which should produce a neutral motor state when
centered, but will often cause motors to turn slowly
instead when the sticks are released. Sensors that
indicate things like distances can also become
miscalibrated, and report values that do not reflect
the actual physical situation.
Mix (Transmitter) – Control Subsystem
A control setup where inputting commands on one
control channel influences the commands being sent
on other control channels.
276-2178-E-0610
Motion Subsystem
The subsystem responsible for the generation and
transmission of physical motion on the robot. This
includes motors, gears, wheels, and many others.
Motor (Electric) – Motion Subsystem
An electromechanical device that converts electrical
energy into kinetic (physical) energy on demand.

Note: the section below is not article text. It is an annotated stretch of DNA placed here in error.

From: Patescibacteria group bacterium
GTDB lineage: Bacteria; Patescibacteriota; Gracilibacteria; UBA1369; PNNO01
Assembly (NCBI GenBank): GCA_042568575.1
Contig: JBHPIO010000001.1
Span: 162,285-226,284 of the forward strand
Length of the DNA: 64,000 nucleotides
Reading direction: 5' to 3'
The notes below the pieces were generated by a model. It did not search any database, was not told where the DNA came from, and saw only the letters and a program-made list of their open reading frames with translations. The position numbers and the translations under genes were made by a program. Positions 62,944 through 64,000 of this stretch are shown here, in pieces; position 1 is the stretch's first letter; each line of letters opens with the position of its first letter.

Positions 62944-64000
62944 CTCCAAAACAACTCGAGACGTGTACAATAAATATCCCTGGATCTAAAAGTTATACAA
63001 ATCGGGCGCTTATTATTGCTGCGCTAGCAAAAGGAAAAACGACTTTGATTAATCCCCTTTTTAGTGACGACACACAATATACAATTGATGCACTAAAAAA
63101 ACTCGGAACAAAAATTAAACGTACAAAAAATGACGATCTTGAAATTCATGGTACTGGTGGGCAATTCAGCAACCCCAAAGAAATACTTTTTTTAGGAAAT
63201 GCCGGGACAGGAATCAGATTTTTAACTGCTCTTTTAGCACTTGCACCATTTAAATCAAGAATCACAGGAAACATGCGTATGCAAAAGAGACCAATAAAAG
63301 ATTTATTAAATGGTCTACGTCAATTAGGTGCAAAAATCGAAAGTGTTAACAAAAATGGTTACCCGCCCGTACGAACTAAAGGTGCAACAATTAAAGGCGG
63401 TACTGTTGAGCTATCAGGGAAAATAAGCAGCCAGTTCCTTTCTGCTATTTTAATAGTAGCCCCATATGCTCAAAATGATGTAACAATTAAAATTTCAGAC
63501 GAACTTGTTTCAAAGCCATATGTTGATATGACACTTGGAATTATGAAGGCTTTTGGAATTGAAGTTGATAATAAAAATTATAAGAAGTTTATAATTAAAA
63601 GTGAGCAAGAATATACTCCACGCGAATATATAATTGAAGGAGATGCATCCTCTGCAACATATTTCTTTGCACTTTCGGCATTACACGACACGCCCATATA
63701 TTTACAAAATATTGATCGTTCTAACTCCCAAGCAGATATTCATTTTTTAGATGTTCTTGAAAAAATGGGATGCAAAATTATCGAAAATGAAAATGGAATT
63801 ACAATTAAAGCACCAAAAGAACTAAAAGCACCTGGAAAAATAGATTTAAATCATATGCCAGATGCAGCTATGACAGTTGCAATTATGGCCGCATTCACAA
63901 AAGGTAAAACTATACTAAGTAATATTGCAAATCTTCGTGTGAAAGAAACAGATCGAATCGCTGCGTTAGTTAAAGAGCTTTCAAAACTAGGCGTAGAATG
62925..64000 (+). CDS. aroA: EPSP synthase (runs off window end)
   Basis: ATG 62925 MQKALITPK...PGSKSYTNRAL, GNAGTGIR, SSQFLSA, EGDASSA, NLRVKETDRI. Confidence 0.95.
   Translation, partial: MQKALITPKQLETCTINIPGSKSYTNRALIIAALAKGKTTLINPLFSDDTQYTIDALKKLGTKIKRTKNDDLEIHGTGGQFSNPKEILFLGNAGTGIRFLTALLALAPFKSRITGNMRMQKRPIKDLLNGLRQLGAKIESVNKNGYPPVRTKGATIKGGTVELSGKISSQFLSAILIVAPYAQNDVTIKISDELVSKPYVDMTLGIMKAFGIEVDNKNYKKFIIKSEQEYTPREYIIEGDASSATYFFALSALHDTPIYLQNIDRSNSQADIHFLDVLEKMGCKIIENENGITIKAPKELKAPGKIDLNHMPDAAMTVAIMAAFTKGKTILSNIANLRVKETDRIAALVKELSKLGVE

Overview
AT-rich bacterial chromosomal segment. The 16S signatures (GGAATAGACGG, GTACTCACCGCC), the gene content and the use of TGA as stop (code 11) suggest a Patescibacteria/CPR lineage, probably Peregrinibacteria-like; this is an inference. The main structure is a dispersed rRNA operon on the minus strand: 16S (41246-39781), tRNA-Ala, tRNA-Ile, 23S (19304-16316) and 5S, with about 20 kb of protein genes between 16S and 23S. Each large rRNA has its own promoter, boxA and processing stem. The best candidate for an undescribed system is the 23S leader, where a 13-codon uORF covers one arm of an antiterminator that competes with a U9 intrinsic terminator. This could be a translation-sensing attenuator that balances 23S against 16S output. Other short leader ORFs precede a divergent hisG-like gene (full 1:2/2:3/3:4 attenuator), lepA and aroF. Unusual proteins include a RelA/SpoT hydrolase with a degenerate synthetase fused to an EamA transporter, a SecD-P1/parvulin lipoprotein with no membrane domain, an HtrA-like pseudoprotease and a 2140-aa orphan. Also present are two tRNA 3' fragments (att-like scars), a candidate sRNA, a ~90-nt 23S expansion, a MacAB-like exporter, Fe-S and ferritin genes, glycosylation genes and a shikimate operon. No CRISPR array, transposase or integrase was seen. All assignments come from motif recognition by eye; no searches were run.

The motion generated by a motor is almost
always rotational in nature, and may need to be
mechanically redirected before it can be used to
produce the desired effect.
Motor Port Bank – Logic Subsystem
The port bank on the Microcontroller where the
motors or servos are plugged in. The motors/servos
receive both commands and power through these
ports.
Motor Shaft – Structure Subsystem,
Motion Subsystem
A carried-over term from automotive engineering,
this usually refers to the axle (square bar) that is
directly driven by the motor.
Mounting Point – Structure Subsystem
Any place where a component can be conveniently
attached. An open spot on the front bumper, for
instance, may serve as a good mounting point for a
forward-facing sensor.
N
NiCd (Nickel-Cadmium) – Power Subsystem
The preferred battery chemistry for the VEX
Robotics Design System for performance reasons.
A NiCd (pronounced Nai-kad) battery is an
electrochemical cell which uses Nickel metal
as its cathode material, and Cadmium metal
as its anode material. Cadmium is highly toxic,
and should not be disposed of in the trash (call
1-800-8-BATTERY).
Nut – Structure Subsystem
Nuts are used to allow a screw to function as a
fastener when the actual component being fastened